|Our Party at the Arctic Circle|
|Reykjavik in summer|
|island of Surtsey|
It took two days at sea before we reached Iceland from the Shetland Islands. We attended all the sessions about what to expect in the three ports we will visit, about the Vikings and origins of the country and its people, and its current economy and development. But, even before reaching Reykjavik, we encountered the island of Surtsey off its southern coast formed in a volcanic eruption which began 426 ft below sea level in November 1963, continuing for seven months after. Now the island is half its maximum size of one square mile because of wind and wave erosion.
Iceland is a Nordic country between the North Atlantic and the Arctic Ocean. A population of 325,671 occupies an area of 40,000 square miles, the most sparsely populated country in Europe. It is volcanically and geologically active, consisting mainly of a plateau of sand and lava fields, mountains and glaciers, with many glacial rivers flowing to the sea. I learned that the Gulf Stream warms it so that its climate is temperate despite being just outside the Arctic Circle.
|largest natural lake|
We took a bus tour in Reykjavik that took us first to Þingvellir, a continually evolving volcanic area and to Þingvallavatn, the largest natural lake in Iceland. Haukadalur is the third tourist attraction in the Golden Circle where geysers and other geothermal features have developed on a rhyolitic dome. There are also more than 40 other little hot springs, mud pots and fumaroles nearby. But it does not compare to Yosemite in America, the largest and densest area of geothermal activity in the world.
|you would really want to dive into it|
The final swing of the tour was a brief stop at the Viking Museum, a glimpse of the Sun Voyager, a sculpture that is both a dreamboat and an ode to the sun, the Harpa, a very new concert hall and conference centre, and the Pearl with five immense hot water tanks topped with a domed revolving restaurant. It was too bad that the Hallgrímskirkja was not part of the tour and we were so tired that we couldn’t walk to it. It is the largest church in Iceland (Lutheran) and is of outstanding architecture, visible from any part of the city. There was a lot more to see but we simply did not have the time or the energy.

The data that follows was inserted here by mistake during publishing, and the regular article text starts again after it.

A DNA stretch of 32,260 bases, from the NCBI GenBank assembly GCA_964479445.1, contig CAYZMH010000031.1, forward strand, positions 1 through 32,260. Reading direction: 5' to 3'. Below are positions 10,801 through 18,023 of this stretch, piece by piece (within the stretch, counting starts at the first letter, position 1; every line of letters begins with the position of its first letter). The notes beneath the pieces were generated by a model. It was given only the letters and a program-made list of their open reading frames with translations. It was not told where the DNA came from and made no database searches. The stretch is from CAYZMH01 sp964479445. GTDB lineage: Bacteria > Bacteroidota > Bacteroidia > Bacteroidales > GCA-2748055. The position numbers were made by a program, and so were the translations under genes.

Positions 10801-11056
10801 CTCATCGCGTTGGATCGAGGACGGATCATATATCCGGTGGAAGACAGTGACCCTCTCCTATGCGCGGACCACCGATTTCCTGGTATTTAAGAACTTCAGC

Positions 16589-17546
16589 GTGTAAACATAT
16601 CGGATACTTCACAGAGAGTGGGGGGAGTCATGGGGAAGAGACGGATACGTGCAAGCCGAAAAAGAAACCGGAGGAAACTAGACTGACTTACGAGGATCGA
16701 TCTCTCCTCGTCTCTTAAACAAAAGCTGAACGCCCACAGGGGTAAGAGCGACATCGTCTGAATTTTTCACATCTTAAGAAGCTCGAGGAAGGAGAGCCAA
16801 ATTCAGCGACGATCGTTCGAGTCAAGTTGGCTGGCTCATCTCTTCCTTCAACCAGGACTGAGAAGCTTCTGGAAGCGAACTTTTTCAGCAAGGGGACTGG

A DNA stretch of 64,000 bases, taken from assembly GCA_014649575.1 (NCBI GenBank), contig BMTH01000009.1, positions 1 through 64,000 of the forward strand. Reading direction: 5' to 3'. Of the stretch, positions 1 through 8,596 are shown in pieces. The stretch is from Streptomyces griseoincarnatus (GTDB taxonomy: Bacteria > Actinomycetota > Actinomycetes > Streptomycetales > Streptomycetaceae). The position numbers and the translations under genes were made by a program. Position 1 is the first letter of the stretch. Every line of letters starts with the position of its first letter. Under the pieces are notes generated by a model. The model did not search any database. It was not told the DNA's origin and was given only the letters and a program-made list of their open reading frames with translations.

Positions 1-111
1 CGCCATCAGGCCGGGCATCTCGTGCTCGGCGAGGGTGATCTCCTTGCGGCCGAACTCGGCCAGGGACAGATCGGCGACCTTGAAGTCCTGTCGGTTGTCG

|the town of Isofjordur, viewed from the ship|
|view of the town, on foot|
|Godafoss, Waterfall of the Gods|
|another scene as the bus gradually took us to the Falls|
|Church of Akureyri|
|folkloric trolls in downtown Akureyri|
|view of the town from the ship's deck|
After the ship set sail, we had a grandly wild party celebrating our crossing of the Arctic Circle. At precisely the time, the Captain announced at the Gazers Lounge, ’Ladies and gentlemen, look to the left of you.’ We all looked. Then he said, ‘Look to the right of you.’ We all looked. Finally he said, ‘There is really nothing.’ And we all laughed, drank, and danced. We may not have seen boundless expanses of ice for it was summer. But Iceland is certainly another kind of land and I became even more captivated.